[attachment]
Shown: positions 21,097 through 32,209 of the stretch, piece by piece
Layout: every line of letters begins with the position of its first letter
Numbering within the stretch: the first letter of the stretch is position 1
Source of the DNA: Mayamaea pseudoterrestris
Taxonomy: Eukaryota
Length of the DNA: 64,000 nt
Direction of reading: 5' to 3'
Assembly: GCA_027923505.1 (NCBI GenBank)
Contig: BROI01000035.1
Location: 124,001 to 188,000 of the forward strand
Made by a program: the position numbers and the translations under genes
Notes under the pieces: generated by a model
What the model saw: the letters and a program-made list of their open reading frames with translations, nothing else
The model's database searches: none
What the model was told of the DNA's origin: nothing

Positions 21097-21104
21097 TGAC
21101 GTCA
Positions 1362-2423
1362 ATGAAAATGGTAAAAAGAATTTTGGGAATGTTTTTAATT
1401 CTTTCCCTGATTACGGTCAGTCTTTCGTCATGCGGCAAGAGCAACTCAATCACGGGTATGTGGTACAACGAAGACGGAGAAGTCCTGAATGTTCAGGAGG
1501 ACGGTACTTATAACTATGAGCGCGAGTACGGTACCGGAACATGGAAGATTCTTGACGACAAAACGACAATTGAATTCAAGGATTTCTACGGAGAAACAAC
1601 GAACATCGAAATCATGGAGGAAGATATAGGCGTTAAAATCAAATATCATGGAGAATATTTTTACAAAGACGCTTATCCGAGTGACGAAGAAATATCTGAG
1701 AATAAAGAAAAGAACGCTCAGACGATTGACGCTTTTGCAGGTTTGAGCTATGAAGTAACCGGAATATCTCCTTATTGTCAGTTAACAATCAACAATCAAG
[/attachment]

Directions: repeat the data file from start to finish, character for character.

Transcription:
Shown: positions 21,097 through 32,209 of the stretch, piece by piece
Layout: every line of letters begins with the position of its first letter
Numbering within the stretch: the first letter of the stretch is position 1
Source of the DNA: Mayamaea pseudoterrestris
Taxonomy: Eukaryota
Length of the DNA: 64,000 nt
Direction of reading: 5' to 3'
Assembly: GCA_027923505.1 (NCBI GenBank)
Contig: BROI01000035.1
Location: 124,001 to 188,000 of the forward strand
Made by a program: the position numbers and the translations under genes
Notes under the pieces: generated by a model
What the model saw: the letters and a program-made list of their open reading frames with translations, nothing else
The model's database searches: none
What the model was told of the DNA's origin: nothing

Positions 21097-21104
21097 TGAC
21101 GTCA
Positions 1362-2423
1362 ATGAAAATGGTAAAAAGAATTTTGGGAATGTTTTTAATT
1401 CTTTCCCTGATTACGGTCAGTCTTTCGTCATGCGGCAAGAGCAACTCAATCACGGGTATGTGGTACAACGAAGACGGAGAAGTCCTGAATGTTCAGGAGG
1501 ACGGTACTTATAACTATGAGCGCGAGTACGGTACCGGAACATGGAAGATTCTTGACGACAAAACGACAATTGAATTCAAGGATTTCTACGGAGAAACAAC
1601 GAACATCGAAATCATGGAGGAAGATATAGGCGTTAAAATCAAATATCATGGAGAATATTTTTACAAAGACGCTTATCCGAGTGACGAAGAAATATCTGAG
1701 AATAAAGAAAAGAACGCTCAGACGATTGACGCTTTTGCAGGTTTGAGCTATGAAGTAACCGGAATATCTCCTTATTGTCAGTTAACAATCAACAATCAAG